Our arrival in Israel five days ago was underwhelming. And I was disappointed. My kids were tired, hungry, irritable. I was emotional.
In less than two days we had departed the foggy coast of the Pacific, crossed the Atlantic, flown over the Baltic and Black Seas, and landed on the too-sunny shores of the glittering Mediterranean. We had been awake since 3am Swedish time, which feels like bright midday all the way there up north where the sun barely sets, and were too many confused time zones away to figure out if it was dinner or breakfast or just a glass of apple juice we wanted. Or all of those. Or really just the bathroom.
But we had landed in Israel! Rally children, rally! Be excited! The place your mother calls home. Where she longs to live with you and your dad and Pretzel the dachshund, to speak Hebrew, and eat spongy pita with real hummus and those vanilla “Dani” puddings that only taste good here. Where the scent of the orange blossoms in the hot, middle-eastern air envelopes me in a nostalgic hug of sunny memories, and even the impatient bus driver who almost ran you all over with his hands in the air and not on the wheel makes me smile fondly.
But their initial response to the homeland of my dreams was muted.
It was hot. They were tired.
I wiped the tears of too-much-to-explain from my beaming cheeks, quietly listened to the song in my heart, and gently herded them through the bustle of Ben Gurion airport – only to be faced with an unmoving wall of humanity at passport control. Apparently every flight from Europe lands in Tel Aviv at the same time. Balagan. Chaos.
My wily, street-smart second boy deduced the only way to get us through this mass was to start a line of his own. And so began a series of unforgettable, and definitely unmuted, moments… and it’s only day five:
- “Who needs Google translate when we have Mom,” remarked same, streetwise son as I negotiated our way through the parking lot on our jetlagged, 11.30pm supermarket run that first day. My children had never heard me speak Hebrew, complete with pseudo-Israeli accent, and I think they were (mildly) impressed. That moment is up there with the time they discovered I could water-ski.
- My five-year-old handful of a boy, who announces every time his beach-loving family is within half a mile of an ocean that he hates the beach, cannot get enough of the Mediterranean waters and languishes in the sand on its shores. Maybe because it’s warm. Or maybe because it’s not an ocean, it’s a sea. Or maybe because it’s Israel.
- “Did you say thank you?” I nag at my shy daughter, as the waitress places her drink in front of her. There is no excuse for bad manners in my book. I don’t care how shy or tongue-tied they are – please and thank you always, no matter what. She looks straight at me, such sincerity in her big, green-gray eyes. “I did Mom, I said todah.” Oh. Not just “thank you.” Thank you in Hebrew. That shut me up fast.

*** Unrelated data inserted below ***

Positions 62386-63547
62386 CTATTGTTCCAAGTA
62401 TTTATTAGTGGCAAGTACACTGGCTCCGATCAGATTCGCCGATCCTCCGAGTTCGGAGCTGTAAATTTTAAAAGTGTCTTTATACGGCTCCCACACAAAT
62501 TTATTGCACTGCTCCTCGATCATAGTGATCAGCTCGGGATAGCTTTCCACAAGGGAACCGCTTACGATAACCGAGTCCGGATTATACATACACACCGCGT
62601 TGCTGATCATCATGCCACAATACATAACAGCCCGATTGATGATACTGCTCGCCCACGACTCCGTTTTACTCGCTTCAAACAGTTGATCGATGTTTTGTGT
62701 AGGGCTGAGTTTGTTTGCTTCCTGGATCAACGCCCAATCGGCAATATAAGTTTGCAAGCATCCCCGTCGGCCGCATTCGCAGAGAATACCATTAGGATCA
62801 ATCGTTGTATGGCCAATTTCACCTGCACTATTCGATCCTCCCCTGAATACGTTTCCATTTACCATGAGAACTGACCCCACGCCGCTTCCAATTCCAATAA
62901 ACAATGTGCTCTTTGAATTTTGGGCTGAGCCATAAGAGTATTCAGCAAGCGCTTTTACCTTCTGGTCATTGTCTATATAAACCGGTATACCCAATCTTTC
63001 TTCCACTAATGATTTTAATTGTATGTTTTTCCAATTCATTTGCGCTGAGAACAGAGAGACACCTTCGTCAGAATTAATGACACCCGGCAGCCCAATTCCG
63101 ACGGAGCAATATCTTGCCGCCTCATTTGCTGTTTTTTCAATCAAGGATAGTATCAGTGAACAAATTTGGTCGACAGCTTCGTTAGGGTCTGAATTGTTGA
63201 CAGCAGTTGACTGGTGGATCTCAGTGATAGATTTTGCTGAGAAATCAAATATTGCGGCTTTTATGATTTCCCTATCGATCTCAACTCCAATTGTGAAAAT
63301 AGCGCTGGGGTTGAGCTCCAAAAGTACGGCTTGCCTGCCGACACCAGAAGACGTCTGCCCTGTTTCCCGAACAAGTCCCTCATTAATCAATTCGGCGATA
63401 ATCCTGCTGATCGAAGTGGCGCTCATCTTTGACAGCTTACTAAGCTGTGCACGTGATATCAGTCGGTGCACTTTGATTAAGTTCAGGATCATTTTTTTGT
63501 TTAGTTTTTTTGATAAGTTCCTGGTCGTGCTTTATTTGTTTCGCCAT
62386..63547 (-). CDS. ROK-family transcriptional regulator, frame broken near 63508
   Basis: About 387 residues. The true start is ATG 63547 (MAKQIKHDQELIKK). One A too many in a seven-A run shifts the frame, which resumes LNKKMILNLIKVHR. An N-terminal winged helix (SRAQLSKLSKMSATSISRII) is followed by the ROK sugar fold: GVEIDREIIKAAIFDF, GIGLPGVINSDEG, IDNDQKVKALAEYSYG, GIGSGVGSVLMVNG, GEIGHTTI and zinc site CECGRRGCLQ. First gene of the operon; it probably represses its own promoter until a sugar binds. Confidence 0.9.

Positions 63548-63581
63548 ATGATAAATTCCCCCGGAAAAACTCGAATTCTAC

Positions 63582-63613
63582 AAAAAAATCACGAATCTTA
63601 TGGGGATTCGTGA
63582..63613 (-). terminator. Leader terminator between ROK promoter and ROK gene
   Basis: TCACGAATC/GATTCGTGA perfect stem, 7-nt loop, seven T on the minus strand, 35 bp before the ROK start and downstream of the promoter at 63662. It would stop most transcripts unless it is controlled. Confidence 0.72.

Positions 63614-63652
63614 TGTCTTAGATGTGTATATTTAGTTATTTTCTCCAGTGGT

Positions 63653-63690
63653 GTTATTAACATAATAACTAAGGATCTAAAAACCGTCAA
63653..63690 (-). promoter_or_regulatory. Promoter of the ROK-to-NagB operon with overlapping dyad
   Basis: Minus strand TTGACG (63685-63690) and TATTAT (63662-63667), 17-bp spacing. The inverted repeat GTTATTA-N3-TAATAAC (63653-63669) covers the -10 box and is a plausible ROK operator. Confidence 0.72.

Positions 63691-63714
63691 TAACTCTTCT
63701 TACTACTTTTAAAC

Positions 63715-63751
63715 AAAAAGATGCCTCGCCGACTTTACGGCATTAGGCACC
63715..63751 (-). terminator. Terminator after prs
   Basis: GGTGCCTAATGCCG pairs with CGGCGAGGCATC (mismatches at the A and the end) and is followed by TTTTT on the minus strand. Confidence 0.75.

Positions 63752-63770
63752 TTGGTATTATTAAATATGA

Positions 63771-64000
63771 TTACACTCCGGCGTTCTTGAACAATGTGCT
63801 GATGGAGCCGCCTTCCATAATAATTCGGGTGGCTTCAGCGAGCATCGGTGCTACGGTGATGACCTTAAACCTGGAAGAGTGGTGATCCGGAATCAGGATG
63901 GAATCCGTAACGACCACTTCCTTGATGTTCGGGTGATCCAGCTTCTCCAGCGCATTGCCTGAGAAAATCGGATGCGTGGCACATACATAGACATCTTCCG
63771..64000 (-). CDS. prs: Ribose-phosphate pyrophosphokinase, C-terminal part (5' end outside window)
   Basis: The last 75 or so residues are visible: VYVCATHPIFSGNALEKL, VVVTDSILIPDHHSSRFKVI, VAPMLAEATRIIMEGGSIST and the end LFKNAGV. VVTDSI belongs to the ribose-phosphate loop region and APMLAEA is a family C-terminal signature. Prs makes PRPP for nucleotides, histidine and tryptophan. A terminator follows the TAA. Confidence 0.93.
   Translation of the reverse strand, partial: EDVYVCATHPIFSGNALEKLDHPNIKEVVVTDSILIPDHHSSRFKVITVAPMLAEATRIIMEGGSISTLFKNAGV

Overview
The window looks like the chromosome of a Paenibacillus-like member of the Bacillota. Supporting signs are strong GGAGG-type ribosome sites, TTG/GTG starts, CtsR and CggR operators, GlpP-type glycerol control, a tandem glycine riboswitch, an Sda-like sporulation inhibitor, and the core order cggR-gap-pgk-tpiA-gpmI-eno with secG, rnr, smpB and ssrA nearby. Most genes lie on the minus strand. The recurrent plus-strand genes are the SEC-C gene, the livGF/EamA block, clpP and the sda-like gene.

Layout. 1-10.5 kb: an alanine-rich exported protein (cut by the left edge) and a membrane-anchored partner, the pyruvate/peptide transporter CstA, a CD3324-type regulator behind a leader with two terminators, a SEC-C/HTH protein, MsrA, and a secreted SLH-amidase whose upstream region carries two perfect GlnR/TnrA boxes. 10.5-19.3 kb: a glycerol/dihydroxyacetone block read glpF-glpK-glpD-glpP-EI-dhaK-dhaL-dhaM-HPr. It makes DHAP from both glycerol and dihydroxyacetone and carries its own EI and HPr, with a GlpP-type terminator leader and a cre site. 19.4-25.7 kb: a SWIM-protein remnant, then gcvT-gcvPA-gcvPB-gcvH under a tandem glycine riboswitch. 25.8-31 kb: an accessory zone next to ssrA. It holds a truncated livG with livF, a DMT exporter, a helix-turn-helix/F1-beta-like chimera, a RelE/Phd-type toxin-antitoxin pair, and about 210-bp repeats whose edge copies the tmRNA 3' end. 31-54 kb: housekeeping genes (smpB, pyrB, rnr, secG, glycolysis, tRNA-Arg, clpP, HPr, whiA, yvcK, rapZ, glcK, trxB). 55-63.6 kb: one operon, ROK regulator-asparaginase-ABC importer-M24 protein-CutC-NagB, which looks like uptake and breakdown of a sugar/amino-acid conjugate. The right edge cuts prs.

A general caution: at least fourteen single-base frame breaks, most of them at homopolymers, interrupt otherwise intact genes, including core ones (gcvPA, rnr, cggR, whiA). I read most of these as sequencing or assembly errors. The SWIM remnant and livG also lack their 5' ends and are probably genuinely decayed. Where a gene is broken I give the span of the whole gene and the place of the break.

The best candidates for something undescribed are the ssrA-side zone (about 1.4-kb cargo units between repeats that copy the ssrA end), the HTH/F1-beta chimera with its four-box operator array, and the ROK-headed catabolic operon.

- More Hebrew from my oldest who has started calling me Ima (Mom), greets us with a cheery boker tov (good morning), and orders mitz anavim (grape juice) for himself and his brother. My kids go to a public school in the U.S. and do not learn Hebrew on a daily basis like my husband and I did growing up, so to hear them use this important language of their heritage makes my heart sing with pride, joy and relief. They get it.
- Israelis are friendly – they want to know where we’re from, why we’re here, what we are doing. And when we tell them we’re celebrating the big one’s bar mitzvah, their delight is palpable. Whether on the beach, at the Western Wall or the spice stand in the market, they are full of good wishes for the bar mitzvah boy. Mazal Tov they yell, high-five him and shake his hand. It’s awesome. He is glowing. And growing – I think he is now taller than his mom, just in time for his bar mitzvah.
Our arrival may have been muted and underwhelming. But it didn’t take long before we were living each day in this hot, energetic, frustrating, wonderful place in full color, complete with noisy language and hand gestures. And it’s only day five.
There is family to meet (“You have too many cousins, Mom,” they grumble good-naturedly as they try to keep the branches of the family tree stick-straight in their minds), history to learn, and their entire religious and cultural heritage behind and before them.
For 13 years I have dreamed of showing my kids this place that I call home.
They each tear a page out of my notebook, and write notes of prayer and wish to place in the cracks between the gigantically smooth stones of the Kotel (Western Wall) in Jerusalem.
I watch my daughter and sons look up at those enormous stones. I wonder what they are praying for, what they are dreaming.
I am overwhelmed. And it’s only day five.